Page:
Finally, I get to my turn and the window person tells me that it would be 310 rupees.  I tell give him 400 rupees and he tells me that I need give him 10 rupee.  I tell him I don’t have it since I just landed. He gives me back 100 rupees and charges me 300 rupee instead of 310.

I follow the sign to get to pre-paid taxi and I start crossing and I get yelled at by a policeman I shouldn’t be going that way.  Sign is pointing left, but the line for the taxi is on the right.  So I get in a line.  I see the two asian women who cut in front me without any problem, 3 parties ahead of me.  I am thinking, “Japanese niceness has to go, I guess.”

It’s hot, loud, people yelling and shouting.  I am thinking that it definitely has different energy compared to the Philippines. The only word that comes to me is chaos, but it’s not the right terminology.  I wait and wait and finally a taxi comes up and I get in.  It’s HOT and HUMID. I can hardly breath.

Taxi person is very nice and asks me if it’s the first time India for me, I say yes.  The traffic is jammed, and the road is packed.  I see people hanging on the side of the car—I have seen this on photos, but people really DO that!  We drive through and spend maybe 20-25 minutes in the car, perhaps for 5 minutes when there is no traffic (another guy in line told me that it would be 5 minutes to the hotel from the airport).   At the toll booth, a man with a stick is checking underneath of trucks—I wonder if they are checking for bombs?  Or something being smuggled????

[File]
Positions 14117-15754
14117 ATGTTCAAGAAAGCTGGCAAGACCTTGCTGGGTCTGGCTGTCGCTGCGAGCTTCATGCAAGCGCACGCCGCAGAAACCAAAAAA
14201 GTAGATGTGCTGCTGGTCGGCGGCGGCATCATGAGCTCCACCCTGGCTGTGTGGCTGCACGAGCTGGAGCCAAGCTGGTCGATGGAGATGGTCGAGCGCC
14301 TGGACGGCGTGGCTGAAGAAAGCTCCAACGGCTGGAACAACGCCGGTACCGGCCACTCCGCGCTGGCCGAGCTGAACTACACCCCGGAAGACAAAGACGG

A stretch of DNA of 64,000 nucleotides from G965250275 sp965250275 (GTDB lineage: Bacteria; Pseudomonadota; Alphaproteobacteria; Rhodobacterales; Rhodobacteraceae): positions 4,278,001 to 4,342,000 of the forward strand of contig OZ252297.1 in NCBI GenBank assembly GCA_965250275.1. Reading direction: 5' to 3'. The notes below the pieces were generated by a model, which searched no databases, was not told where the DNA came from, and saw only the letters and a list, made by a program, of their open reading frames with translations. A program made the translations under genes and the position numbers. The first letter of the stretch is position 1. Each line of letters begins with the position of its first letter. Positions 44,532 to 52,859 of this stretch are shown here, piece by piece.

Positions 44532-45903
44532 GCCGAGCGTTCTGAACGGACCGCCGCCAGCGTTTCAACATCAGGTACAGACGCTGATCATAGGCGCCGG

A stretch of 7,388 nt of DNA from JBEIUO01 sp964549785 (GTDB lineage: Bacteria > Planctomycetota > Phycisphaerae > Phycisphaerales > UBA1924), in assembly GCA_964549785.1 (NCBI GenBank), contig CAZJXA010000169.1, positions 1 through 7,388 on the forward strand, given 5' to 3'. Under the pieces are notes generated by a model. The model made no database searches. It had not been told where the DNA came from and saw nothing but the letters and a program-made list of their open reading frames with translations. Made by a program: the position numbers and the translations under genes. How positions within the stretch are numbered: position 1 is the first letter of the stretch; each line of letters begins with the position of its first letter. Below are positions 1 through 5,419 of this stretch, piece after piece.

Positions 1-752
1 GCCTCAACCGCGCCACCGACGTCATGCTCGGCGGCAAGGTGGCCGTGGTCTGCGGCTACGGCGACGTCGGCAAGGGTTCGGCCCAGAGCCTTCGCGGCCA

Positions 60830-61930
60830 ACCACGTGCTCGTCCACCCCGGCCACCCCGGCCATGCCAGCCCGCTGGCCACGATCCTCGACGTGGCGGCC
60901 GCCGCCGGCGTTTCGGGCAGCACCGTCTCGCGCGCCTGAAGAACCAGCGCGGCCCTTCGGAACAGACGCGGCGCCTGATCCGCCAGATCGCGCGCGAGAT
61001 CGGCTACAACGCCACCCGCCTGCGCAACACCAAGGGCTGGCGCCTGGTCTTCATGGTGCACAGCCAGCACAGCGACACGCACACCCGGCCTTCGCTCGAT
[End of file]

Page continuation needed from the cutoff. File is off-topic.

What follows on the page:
We drive by the field with burning tires (smell indicated that), honking traffic, people randomly stopping on the side of the road.  I see squatters and also smell curry.  Curry smells GOOD for sure, “Perhaps I will try something right before I leave India,” I think to myself.  I am thinking that it kind of reminds me of a combination of Manila and Kaoshang night market.